What’s so special about marriage? Is it really just an unnecessary formality, or is there something significantly more to this God-given institution?
“For this reason a man shall leave his father and mother and be joined to his wife, and the two shall become one flesh.” (Ephesians 5:31)
There’s no denying it; the simple act of physical intimacy does something to a woman’s heart–it creates a strong bond which is emotionally difficult to break. Yet it is equally true that this act does not necessarily achieve the same effect in men, creating a dilemma for multitudes of women who falsely hope they have “caught their man.”
Studies are actually showing that rather than being a step towards marriage, couples who live together before marriage decrease their chances of a more permanent union–an observation dubbed “the cohabitation effect.” According to an article in The New York Times, “Couples who cohabit before marriage (and especially before an engagement or an otherwise clear commitment) tend to be less satisfied with their marriages — and more likely to divorce — than couples who do not.”
The article explains that, “…partners often have different, unspoken — even unconscious — agendas. Women are more likely to view cohabitation as a step toward marriage, while men are more likely to see it as a way to test a relationship or postpone commitment, and this gender asymmetry is associated with negative interactions and lower levels of commitment even after the relationship progresses to marriage. One thing men and women do agree on, however, is that their standards for a live-in partner are lower than they are for a spouse.”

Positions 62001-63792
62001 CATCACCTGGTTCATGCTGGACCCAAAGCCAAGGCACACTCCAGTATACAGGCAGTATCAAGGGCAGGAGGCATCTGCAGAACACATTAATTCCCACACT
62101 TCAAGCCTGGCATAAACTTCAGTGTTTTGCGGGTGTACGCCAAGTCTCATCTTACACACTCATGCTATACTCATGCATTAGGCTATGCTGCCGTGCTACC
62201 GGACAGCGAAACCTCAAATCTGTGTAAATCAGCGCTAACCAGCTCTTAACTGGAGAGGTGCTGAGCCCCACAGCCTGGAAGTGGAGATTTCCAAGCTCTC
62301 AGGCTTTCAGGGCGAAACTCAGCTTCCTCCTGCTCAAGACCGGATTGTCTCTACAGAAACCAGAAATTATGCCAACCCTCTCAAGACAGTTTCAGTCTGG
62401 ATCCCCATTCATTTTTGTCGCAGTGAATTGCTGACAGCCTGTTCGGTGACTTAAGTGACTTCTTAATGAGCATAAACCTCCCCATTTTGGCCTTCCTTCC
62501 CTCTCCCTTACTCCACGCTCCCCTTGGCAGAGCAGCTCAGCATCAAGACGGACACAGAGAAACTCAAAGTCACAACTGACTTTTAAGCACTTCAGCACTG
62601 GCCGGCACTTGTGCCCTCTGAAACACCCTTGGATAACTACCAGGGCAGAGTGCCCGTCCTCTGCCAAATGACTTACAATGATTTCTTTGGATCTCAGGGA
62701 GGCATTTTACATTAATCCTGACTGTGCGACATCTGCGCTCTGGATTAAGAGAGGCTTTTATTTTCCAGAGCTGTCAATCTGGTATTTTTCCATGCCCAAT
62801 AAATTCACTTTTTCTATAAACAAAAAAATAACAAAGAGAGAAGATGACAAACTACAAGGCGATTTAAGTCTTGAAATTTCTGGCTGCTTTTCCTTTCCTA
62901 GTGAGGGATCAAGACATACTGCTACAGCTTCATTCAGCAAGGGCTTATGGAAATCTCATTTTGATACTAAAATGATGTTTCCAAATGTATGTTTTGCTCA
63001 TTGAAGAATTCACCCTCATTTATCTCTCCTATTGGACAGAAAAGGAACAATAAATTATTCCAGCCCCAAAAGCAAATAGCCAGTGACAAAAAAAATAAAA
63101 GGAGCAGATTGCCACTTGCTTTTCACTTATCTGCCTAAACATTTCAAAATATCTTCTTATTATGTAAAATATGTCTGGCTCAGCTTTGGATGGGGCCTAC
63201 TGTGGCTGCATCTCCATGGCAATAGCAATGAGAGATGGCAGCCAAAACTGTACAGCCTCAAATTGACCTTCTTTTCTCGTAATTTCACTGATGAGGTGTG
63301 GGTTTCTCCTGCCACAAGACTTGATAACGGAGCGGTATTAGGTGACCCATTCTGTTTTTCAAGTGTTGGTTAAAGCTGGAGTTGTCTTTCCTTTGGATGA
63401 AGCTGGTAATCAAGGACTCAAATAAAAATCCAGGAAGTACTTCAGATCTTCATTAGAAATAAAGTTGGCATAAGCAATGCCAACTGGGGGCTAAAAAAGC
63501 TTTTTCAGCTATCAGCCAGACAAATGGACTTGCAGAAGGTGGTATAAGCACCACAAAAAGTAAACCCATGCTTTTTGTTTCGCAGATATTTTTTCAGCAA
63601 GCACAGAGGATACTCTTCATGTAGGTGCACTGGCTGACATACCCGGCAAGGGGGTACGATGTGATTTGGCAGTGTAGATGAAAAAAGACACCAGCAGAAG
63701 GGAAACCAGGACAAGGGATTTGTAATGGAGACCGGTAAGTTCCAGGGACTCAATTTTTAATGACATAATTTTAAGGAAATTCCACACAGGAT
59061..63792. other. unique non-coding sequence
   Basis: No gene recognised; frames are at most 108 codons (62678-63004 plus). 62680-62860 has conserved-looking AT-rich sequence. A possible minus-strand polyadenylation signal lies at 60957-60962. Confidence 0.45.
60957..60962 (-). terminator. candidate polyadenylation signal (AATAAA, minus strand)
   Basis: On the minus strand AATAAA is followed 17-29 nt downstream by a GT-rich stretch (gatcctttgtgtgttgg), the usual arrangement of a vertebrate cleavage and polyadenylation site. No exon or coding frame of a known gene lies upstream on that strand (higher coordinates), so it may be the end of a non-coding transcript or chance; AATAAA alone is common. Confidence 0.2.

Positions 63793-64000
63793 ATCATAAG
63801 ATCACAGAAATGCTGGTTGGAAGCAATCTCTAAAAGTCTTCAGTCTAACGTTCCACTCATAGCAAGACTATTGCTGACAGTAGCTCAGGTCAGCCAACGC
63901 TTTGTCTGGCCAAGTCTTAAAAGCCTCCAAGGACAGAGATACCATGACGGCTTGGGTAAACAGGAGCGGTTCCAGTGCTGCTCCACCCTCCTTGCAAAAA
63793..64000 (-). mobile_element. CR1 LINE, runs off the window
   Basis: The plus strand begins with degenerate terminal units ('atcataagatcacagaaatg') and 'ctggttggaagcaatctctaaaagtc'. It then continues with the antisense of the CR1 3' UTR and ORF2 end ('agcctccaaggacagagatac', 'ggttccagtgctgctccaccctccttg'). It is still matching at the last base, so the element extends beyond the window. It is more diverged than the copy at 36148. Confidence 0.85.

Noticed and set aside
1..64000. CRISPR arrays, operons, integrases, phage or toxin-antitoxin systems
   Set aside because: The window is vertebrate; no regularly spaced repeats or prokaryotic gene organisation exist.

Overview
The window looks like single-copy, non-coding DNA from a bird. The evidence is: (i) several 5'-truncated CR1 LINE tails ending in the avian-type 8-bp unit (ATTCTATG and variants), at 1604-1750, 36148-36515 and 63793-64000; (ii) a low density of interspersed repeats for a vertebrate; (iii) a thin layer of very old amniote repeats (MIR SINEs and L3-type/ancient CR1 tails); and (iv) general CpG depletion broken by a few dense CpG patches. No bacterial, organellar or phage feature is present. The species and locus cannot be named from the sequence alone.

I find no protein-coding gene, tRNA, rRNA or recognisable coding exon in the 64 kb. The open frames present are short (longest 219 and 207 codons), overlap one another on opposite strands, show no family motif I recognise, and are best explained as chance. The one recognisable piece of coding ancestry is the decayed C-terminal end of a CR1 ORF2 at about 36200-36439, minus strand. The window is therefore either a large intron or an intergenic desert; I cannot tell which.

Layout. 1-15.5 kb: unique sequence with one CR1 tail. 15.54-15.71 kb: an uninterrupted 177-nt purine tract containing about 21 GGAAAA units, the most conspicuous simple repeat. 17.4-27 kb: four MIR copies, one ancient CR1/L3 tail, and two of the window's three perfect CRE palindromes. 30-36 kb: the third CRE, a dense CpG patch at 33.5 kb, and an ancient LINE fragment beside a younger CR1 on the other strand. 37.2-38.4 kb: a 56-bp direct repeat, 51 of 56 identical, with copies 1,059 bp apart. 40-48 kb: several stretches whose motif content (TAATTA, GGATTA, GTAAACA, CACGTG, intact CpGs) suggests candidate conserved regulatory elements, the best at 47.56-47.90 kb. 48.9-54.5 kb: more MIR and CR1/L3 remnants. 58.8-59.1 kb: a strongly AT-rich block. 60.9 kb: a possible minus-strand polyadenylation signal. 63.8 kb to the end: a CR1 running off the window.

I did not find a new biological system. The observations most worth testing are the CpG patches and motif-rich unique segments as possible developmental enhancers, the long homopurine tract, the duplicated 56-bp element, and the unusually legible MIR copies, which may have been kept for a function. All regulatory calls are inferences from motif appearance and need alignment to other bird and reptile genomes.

It also finds that, “Founding relationships on convenience or ambiguity can interfere with the process of claiming the people we love. A life built on top of ‘maybe you’ll do’ [as opposed to someone else] simply may not feel as dedicated as a life built on top of the ‘we do’ of commitment…” Thus we see that research confirms what God has revealed.
When a man and woman marry something unique happens: in a very real sense, they become “one flesh.” Not only do they commit to each other emotionally and financially, and unite their bodies physically; they also begin a completely new entity–the marriage. And just as a corporation is legally considered separate from the individuals who run it, a completely new entity is formed when two individuals wed. Indeed, from a superficial perspective it may initially appear indistinguishable from a cohabitation, yet time reveals its true nature–a new family unit previously not existing.
Clearly, children are the most obvious illustration of this: where there were only two individuals, there are now others who possess both father and mother’s genetic make-up. As they grow, parents share the common goal of their children’s best interests; eventually grandchildren add even more to the tapestry of a couple’s life.
Yet even in the absence of children, a marriage is more than the two separate individuals who comprise it. The permanence of marriage encourages openness and confidentiality; it provides fertile soil for the partners to grow and mature in a more secure environment. Even though they are imperfect participants in this great privilege instituted by God, if they allow Him to, in time He will use it to mold their characters and turn their hearts more fully toward not only Himself but also each other. It will, in fact, become difficult to imagine life alone.
Thank You for giving us the institution of marriage, and for the many blessings we receive when we obey You. Give us Your wisdom always. Amen.
For more information on the “cohabitation effect” see: